Sean Lowe violates campaign finance laws in Wauwatosa tie race, report says

Sean Lowe and his opponent are tied with 702 votes. There is only one provisional ballot which has not yet been opened. Lowe operates on a platform of fairness and police reform.

Wauwatosa Alderman candidate Sean Lowe filed his campaign finance reports late, in violation of the law, AND they contained donations from certain controversial figures that exceeded the limits allowed under campaign finance laws, including former Milwaukee County Democratic Executive Chris Abele and the husband of a lawyer is suing the city with BLM attorney Kimberley Motley, Wisconsin Right Now has learned.

Additionally, 50% of its donors were from out of state, the late reports, which we obtained through an open records request, revealed.

Because Sean Lowe, who has advocated for police reform and heads the Wauwatosa Equity and Inclusion Commission, filed his reports late, voters were prevented from knowing who was funding Lowe before the election. Reports also say he spent all the money, raising questions about whether illegal donations made a difference in a race who tiedwith only one provisional ballot set to break that tie on Friday.

Sean Lowe was running for Councilman for District 5 in Wauwatosa against Rob Gustafson. Both received 702 votes. There is only one provisional ballot which has not yet been opened. If that voter does not provide the necessary identification to the city by 4 p.m. Friday, a recount will take place as part of the contest.

Simply put: If Wauwatosa voters could have known who was funding Sean Lowe and his campaign finance reports contained allegations of violations and donations from people outside of Wauwatosa and a few controversial figures, would that have changed their minds? of at least one other voter – and changed the results of the race? If he didn’t have so much to spend, would it have mattered in such a tight race?

Sean Lowe violated campaign finance laws by submitting his report late, which was confirmed in a violation report that the Wauwatosa City Clerk submitted to the state Ethics Commission.


Wisconsin Right Now obtained the violation report through an open records request. We were then able to do what voters were unable to do because of the late filing; we examined him to see who had donated to him. We discovered four donations that violated campaign funding limits for the local race, which are $500 for individuals and $400 for PACs. They are:

-Former Milwaukee County Democratic executive Chris Abele, who donated $519.52 on Feb. 23.

-Chris Knowlton, who gave $519.52 on March 14. He is the husband of Kathryn Knowlton, whose name appeared with Motley’s on legal action against the city over its handling of protests that erupted in police shootings by Joseph Mensah.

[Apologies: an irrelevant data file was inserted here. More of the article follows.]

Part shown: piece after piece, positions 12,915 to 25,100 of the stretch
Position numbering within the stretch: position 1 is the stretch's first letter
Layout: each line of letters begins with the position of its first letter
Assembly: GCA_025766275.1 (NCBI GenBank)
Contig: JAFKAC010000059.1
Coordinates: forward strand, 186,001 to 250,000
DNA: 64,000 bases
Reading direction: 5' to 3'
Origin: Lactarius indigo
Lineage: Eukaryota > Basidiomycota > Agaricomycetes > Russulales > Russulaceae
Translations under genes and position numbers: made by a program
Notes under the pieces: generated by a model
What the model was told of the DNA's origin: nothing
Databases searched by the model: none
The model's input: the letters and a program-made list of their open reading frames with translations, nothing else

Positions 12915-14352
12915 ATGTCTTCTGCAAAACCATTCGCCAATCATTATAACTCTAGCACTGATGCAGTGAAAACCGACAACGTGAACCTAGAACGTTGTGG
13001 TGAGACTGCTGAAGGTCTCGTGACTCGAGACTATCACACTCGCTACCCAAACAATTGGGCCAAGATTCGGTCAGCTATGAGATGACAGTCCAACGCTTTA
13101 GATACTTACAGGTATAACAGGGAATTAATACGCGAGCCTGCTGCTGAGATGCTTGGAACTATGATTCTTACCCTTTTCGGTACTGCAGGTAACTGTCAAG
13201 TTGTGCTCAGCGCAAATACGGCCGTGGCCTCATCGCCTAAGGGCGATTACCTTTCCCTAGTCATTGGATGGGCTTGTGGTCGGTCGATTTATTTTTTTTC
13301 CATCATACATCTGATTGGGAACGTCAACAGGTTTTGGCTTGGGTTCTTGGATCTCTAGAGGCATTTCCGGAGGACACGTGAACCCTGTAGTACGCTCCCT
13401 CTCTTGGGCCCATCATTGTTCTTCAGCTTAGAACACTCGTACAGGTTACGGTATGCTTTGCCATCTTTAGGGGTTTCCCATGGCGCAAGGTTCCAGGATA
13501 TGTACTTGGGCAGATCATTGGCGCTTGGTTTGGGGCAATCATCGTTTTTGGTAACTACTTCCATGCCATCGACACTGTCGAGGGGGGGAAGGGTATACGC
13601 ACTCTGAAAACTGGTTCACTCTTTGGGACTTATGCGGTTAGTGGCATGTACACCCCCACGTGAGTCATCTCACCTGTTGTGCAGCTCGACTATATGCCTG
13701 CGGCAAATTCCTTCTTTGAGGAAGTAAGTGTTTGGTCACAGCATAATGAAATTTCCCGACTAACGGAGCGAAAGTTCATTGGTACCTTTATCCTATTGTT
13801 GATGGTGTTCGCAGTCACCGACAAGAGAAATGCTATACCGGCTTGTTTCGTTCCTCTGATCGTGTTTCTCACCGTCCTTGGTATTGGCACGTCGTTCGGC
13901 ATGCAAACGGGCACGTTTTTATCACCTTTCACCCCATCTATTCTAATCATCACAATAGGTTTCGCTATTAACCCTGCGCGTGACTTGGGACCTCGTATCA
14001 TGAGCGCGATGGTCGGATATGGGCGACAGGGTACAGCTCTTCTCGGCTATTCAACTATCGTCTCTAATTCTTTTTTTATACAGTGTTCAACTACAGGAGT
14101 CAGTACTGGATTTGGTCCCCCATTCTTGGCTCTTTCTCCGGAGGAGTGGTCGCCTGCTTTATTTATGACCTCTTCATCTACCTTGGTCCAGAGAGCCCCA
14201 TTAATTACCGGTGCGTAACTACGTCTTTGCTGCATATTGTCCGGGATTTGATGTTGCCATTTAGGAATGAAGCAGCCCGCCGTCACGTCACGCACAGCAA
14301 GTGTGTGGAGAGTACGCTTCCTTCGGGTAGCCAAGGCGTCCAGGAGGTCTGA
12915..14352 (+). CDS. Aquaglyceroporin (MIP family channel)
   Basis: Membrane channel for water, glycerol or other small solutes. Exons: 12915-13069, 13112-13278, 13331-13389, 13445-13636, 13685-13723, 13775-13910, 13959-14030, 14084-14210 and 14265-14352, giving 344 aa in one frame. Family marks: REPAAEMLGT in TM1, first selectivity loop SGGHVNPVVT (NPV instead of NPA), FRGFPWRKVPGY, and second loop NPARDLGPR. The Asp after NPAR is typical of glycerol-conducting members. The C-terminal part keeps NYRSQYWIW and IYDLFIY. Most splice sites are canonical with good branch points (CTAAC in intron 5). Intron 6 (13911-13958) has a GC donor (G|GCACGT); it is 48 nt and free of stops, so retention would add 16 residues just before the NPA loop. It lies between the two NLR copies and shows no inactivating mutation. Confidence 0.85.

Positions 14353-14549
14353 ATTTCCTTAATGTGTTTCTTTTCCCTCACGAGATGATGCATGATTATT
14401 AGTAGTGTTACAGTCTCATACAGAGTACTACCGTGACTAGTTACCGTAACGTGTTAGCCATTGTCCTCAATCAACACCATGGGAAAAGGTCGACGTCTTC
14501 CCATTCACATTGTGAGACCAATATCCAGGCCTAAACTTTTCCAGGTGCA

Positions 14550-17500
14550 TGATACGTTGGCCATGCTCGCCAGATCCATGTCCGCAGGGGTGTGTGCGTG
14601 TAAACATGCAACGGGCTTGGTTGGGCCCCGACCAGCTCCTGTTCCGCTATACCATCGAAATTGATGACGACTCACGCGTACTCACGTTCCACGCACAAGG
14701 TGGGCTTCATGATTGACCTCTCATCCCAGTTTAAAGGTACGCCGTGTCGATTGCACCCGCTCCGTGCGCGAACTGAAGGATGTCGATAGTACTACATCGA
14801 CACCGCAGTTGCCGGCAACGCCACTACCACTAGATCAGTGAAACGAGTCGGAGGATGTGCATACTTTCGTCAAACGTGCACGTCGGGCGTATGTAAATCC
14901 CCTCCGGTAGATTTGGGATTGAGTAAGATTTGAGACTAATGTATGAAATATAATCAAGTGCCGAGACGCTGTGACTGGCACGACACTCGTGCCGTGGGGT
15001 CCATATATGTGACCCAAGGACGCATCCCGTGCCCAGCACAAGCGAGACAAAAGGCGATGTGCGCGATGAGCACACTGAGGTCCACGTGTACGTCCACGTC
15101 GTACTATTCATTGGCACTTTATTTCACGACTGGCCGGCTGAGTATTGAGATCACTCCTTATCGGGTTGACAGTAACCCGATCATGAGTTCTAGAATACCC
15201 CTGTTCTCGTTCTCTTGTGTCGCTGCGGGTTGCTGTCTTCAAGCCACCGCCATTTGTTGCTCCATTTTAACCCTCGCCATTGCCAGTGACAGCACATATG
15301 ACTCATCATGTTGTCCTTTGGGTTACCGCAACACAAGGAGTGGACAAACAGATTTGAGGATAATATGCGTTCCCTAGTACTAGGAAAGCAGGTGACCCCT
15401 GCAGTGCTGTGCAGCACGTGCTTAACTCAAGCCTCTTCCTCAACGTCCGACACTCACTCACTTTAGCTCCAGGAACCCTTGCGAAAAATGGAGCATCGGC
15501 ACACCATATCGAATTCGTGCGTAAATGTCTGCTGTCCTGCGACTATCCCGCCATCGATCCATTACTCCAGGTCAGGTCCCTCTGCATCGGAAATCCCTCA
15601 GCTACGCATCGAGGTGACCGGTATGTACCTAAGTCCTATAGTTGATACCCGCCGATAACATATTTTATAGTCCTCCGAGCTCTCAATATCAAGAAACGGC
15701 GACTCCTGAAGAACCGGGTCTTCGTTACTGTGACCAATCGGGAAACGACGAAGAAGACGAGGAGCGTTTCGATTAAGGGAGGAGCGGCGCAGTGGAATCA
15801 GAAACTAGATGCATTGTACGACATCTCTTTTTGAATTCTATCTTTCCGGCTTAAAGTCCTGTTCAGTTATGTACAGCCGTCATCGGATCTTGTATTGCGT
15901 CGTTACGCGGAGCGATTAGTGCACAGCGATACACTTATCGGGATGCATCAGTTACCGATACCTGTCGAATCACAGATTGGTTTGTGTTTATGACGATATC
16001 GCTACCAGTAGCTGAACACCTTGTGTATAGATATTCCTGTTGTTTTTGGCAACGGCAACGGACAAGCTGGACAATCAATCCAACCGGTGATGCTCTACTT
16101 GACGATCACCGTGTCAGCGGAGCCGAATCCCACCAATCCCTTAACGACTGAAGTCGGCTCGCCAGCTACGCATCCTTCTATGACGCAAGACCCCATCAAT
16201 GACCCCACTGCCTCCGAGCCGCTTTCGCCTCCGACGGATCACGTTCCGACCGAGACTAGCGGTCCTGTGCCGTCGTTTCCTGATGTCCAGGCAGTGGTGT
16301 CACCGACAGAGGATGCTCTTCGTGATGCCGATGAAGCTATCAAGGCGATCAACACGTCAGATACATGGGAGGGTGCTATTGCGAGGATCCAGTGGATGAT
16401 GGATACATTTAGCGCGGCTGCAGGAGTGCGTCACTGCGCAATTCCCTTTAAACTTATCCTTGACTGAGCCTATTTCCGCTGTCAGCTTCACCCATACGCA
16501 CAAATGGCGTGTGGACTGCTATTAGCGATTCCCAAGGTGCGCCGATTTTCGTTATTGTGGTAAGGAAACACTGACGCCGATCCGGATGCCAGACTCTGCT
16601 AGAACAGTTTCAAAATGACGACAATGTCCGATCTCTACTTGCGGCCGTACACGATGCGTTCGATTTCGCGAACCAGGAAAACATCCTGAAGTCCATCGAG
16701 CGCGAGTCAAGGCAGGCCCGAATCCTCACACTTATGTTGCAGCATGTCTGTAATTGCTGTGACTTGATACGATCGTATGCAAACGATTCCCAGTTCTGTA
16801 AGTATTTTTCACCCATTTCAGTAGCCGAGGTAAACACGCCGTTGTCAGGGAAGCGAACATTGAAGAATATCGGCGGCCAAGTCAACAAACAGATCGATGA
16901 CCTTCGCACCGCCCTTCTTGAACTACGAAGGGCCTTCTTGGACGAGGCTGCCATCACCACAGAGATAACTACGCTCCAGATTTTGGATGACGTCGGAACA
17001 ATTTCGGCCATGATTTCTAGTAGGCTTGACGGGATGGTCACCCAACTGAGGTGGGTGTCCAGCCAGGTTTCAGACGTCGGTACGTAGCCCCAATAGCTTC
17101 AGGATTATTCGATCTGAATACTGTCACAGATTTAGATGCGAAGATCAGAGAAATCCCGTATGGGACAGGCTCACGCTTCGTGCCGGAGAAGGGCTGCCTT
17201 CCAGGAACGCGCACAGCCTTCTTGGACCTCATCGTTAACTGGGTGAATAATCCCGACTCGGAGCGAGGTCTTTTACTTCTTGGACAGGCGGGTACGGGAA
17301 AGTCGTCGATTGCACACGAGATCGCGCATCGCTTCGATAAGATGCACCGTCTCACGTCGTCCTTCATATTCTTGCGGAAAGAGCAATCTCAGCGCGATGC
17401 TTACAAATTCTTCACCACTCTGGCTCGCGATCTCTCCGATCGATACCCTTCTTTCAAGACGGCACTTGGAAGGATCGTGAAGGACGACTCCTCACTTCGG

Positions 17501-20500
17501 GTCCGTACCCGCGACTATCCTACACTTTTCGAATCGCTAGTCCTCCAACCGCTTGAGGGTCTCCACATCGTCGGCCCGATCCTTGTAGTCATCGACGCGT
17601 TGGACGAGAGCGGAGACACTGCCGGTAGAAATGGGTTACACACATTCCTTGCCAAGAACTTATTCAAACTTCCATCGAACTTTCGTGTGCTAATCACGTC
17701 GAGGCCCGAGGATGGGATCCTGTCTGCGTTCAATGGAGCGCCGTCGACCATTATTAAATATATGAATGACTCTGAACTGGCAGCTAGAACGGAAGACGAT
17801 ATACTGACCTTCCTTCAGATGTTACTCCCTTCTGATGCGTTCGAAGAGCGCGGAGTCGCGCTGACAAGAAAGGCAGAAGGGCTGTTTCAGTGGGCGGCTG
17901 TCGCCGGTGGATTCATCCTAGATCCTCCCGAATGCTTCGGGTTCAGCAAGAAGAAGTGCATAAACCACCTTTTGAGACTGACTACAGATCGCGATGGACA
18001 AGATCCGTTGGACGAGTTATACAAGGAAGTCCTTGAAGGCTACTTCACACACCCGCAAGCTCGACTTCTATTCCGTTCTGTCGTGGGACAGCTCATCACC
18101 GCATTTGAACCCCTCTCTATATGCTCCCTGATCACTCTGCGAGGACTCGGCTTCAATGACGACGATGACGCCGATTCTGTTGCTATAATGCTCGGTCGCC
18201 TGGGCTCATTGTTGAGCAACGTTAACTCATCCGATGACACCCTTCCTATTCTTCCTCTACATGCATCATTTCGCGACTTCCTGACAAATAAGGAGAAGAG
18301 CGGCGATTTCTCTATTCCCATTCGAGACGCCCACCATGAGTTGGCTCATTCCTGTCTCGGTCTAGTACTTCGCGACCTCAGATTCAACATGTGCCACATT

-Marshawn Wolley, a CEO from Indianapolis, Indiana, who gave $519.52 on March 19. It is unclear why all three gave such a strange and identical amount. His company works to advance diversity and equity initiatives.

-Wauwatosa Professional Firefighters Association Local 1923 PAC Fund donated $1,200, $800 over the limit.

Sean Lowe brought in $5,290.29 from individual contributions and $1,200 from committees, for a total of $6,490.29. The report says he spent $10,708. He ended up with a cash balance of $109.20 because he carried over money from a previous report.

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The report was filed by Chelsea Cross, his campaign manager. Although the reports ask for a signature and a date, no date is indicated with his signature on the reports.

By contrast, Lowe’s opponent in the race did not have to file a report at all because he did not meet the $2,000 minimum threshold to do so, the city clerk told WRN.

Some of the donors are from out of state – 40 in all. That’s out of 80 donors, meaning 50% of his donors were out of state.

For example, a donor, Eu’nice McCoy, is the director of event marketing for the National Urban League (her Linked In page says Black Lives Matter.)

Another, Katelyn Harris Langeis a recruiter for Robinhood, the controversial stock trader, who lives in Arizona.

We spoke with Dan Carlton, administrator of the Wisconsin Ethics Commission. He described the process to us in general and confirmed that the limits for local racing were $500 for an individual and $400 for a PAC. He said there are “potential criminal penalties” for both violations (late reporting, over-limit donations), but these violations are generally “handled civilly” because criminal acts would require proof of intent, which is difficult to establish.

“Normally it’s an accident or a misunderstanding,” he said.

Civil violations can result in forfeitures through settlements with the Commission, he said. Campaigns have some time to address violations that exceed campaign funding limits, he said. Sometimes the cases are referred to the local district attorney and sometimes they are handled by the Commission, he said.

Sean Lowe attended the Get Your Knee Off Our Necks pledge march with Motley, which has been a thorn in the side of Wauwatosa police for months, according to an old Milwaukee Journal Sentinel article. He called for “police reform” in Wauwatosa, the article said. He is president of Wauwatosa Equity and Inclusion Commission. In 2021, he tweeted: “No charges for the cop, no justice for the family of Jacob Blake. Ashamed.” In 2020, he wrote, “Some of you had #BlackLivesMatter hashtags last month and this month trying to convince people that Kamala Harris is not black. Please have multiple spots! Support @KamalaHarris ✊🏽 #HerLifeMatters »

WRN has reached out to Chris Abele and Sean Lowe for comment and will update the article with any response.